Jim Leyland was lounging on a sofa in his Comerica Park office early Wednesday morning, sorting through thoughts, thinking about his team and its playoff march. And about how much had changed in two days.
“Might be a whole new team tomorrow,” he joked, repeating a line he had thrown at his derring-do general manager, Dave Dombrowski.
Dombrowski had, in fact, been busy. Even by his frenzied July trade-deadline standards.
Monday saw a badly needed reliever, Jose Veras, become Tigers property in a trade for hotshot prospect Danry Vasquez. Tuesday night, Dombrowski hammered out a three-corner pact that brought shortstop Jose Iglesias to Detroit as the probable replacement for shortstop Jhonny Peralta, who is expected to be hit with a suspension.
“Probably a pretty smart deal,” Leyland said of the swap for Iglesias, which sent a super-slick, 23-year-old defender from the Red Sox to the Tigers in a three-corner deal for Avisail Garcia (White Sox) and Brayan Villarreal.
“We got glowing reports. He’s got a tremendous reputation as a terrific shortstop.”
The Iglesias trade was a stunning, crown jewel of a feat for Dombrowski, who somehow cut through this summer’s denser, tougher trade thicket and bought long-term insurance at the most important spot on a field. Ask any pitcher about his No. 1 wingman. Invariably, it’s the guy at shortstop. Ground balls need to be snatched. Double plays must be turned. Iglesias is a wizard at both crafts.
The Tigers parted with Garcia and Villarreal in lassoing Iglesias, a Cuban refugee Dombrowski’s allies had tried to sign when he was 15, after he defected while in Canada with the Cuban junior national team. The Tigers had their billfolds open but were blown away by the Red Sox and their $14 million paycheck.
What the Tigers believe they got in snaring Iglesias is not the hitter they have had in Peralta, who is hitting .307 with an .800-plus OPS.
What they got, in their scouts’ view, is a potential All-Star whose bat will be versatile and whose defensive skills will quash innings and partner with a pitching-first roster to win games.
Iglesias was hitting .330 in 63 games for the Red Sox, which is probably 65 or more points above where the Tigers would expect him to hit in 2014 when he is all of 24. In any appraisal of a shortstop Detroit expects to be a fixture for the next five or six years, begin with physical facts.
Iglesias is 5-foot-11, 185 pounds. He bats right-handed. He has enough gap and outfield-seats power to hit the occasional home run, with a ceiling of 10-12 home runs expected by the Tigers prognosticators once he hits his prime.
Peralta hits more homers. He slugs more doubles. But the Tigers like the tradeoff they expect to net from Iglesias, beginning with his defense.
He has superior range to his left and right and reduces ground-ball singles that often have been missed during the Peralta era. He has a plus arm from the hole between third and first. He also is extremely quick at turning double plays, a talent that should be clear as the Tigers allow fewer runners to reach first base on the back end of those double-play bids.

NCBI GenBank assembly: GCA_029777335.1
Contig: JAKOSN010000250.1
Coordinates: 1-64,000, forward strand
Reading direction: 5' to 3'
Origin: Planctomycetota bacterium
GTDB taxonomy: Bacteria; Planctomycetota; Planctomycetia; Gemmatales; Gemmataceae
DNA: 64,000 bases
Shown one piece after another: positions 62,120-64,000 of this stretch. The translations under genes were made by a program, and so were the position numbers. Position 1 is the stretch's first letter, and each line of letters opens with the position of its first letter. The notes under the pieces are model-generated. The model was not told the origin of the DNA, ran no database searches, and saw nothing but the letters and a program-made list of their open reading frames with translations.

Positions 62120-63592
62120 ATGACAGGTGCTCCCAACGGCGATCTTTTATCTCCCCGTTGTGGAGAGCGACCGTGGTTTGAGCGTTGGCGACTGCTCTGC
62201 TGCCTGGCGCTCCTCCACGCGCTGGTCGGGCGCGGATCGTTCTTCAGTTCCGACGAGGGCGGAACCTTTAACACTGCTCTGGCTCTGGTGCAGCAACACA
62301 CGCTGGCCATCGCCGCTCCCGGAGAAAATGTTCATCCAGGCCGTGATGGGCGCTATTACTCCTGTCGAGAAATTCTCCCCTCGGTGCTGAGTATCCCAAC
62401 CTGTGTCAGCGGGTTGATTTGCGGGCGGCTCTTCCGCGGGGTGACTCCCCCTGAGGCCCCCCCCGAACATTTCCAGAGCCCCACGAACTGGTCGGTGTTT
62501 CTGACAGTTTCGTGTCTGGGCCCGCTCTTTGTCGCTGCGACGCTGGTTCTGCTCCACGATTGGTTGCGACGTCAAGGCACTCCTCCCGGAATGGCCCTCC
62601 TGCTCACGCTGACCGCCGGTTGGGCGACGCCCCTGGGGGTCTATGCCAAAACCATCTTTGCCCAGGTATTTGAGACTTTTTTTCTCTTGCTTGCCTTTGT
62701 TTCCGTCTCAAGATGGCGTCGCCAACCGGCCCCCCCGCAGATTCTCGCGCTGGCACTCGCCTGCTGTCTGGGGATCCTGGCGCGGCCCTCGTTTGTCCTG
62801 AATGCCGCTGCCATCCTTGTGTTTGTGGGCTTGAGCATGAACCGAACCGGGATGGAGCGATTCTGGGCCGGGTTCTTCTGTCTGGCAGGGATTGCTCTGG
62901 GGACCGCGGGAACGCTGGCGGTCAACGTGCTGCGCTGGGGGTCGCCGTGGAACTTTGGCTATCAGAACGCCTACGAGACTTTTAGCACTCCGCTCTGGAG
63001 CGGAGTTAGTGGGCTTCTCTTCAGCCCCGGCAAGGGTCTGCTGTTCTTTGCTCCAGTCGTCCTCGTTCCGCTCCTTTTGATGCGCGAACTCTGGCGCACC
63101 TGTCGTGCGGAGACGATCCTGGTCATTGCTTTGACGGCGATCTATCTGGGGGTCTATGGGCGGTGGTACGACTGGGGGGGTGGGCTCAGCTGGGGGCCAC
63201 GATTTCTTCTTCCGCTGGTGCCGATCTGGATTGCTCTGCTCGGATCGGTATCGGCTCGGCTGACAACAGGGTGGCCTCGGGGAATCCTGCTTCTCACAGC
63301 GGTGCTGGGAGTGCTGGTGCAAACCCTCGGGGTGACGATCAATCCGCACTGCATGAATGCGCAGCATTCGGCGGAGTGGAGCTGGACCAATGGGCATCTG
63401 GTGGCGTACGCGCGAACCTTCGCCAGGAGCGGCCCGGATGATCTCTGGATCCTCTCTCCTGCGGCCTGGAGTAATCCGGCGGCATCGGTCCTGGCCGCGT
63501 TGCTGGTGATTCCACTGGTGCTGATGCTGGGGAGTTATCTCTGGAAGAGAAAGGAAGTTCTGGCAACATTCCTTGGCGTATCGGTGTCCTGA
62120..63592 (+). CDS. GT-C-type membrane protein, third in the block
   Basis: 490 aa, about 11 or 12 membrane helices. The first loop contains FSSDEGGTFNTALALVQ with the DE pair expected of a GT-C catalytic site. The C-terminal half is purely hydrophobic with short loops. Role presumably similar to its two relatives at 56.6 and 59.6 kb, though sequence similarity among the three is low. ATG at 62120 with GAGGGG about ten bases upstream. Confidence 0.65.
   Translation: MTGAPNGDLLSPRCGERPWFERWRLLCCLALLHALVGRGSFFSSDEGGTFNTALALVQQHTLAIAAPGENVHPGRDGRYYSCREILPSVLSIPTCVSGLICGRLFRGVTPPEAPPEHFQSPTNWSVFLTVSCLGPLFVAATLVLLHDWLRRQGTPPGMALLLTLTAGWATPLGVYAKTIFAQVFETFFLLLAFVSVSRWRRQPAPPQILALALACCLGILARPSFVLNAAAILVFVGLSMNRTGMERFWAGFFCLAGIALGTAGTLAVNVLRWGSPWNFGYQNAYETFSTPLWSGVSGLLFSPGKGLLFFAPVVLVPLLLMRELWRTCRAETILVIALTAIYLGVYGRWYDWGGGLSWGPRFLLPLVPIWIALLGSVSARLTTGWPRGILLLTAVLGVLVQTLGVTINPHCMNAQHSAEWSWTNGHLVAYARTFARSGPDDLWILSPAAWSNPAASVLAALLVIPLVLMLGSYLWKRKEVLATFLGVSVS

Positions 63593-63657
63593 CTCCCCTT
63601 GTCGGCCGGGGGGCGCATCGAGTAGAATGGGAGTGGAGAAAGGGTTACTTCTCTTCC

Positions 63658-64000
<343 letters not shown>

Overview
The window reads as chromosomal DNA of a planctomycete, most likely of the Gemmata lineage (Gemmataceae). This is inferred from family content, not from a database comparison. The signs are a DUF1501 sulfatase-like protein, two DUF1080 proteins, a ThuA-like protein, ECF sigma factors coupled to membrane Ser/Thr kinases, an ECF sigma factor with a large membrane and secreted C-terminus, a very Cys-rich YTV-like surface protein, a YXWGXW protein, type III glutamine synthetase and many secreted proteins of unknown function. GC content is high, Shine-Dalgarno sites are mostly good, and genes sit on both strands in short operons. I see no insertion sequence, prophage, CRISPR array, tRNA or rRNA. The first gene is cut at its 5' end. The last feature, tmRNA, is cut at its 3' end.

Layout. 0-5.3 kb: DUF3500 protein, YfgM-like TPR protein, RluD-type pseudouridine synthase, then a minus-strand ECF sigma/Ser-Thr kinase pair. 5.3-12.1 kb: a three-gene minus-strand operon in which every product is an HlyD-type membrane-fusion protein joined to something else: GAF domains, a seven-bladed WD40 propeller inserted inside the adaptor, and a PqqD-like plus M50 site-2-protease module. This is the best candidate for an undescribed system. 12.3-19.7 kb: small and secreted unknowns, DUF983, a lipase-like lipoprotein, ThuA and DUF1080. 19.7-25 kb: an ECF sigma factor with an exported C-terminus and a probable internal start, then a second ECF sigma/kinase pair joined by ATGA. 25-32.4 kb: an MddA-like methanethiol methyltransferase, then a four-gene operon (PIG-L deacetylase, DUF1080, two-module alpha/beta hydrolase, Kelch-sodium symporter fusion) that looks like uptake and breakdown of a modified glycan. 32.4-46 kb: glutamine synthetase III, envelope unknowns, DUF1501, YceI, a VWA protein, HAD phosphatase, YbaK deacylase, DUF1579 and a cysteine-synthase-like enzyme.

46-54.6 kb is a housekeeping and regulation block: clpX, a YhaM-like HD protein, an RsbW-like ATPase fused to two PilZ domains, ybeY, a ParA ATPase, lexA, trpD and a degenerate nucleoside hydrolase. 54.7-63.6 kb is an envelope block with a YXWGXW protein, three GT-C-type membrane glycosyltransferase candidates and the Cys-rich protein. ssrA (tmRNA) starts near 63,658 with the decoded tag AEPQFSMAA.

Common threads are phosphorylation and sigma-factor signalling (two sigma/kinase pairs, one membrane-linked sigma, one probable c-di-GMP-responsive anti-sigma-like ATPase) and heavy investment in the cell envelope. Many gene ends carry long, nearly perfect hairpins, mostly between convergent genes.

Another reason the Tigers chased Iglesias hard is his intellect. It’s considered a match for his athleticism. He learned English in a hurry. He adapts to cultures and challenges, which he was displaying as he settled in with the Red Sox.
He moves from one pennant race to another in leaving Boston for Detroit. And, for all of his magic on defense, the Tigers would not have made Tuesday’s deal if they had doubts about his offense.
What they see in Iglesias is more of a small-ball shortstop. They think his knack for laying down a bunt, for hitting behind a runner, will offer Leyland more chances to create runs and keep innings alive on a team that has been begging for speed and for gun-loaders who can put men in scoring position for the middle lineup’s heavy artillery.
That won’t be Iglesias’ role immediately. Leyland was keeping his plans private Wednesday in deference to Peralta’s situation, which, until commissioner Bud Selig’s office acts, leaves him as a full-fledged Tigers starter.
But initially it appears Iglesias will bat ninth. A couple seasons from now, when Torii Hunter is gone and Leyland will be thinking about situational hitters for the No. 2 spot, that’s when Tigers scouts see Iglesias as a possible fit.
He will become part of a redesigned middle infield in Detroit. Omar Infante will be a free agent at the end of this season, and while it’s possible the Tigers will want to sign him to the two-year deal Infante will be chasing, Dombrowski, Leyland, and their colleagues have seen enough of Hernan Perez to believe he can move smoothly into a fulltime job at second base. They like what they see in a Iglesias-Perez up-the-middle combo.
It’s a new game in Detroit, by necessity. Peralta is all but gone. Iglesias is here. And a new shortstop will be sticking around for what could be a long stint in Detroit.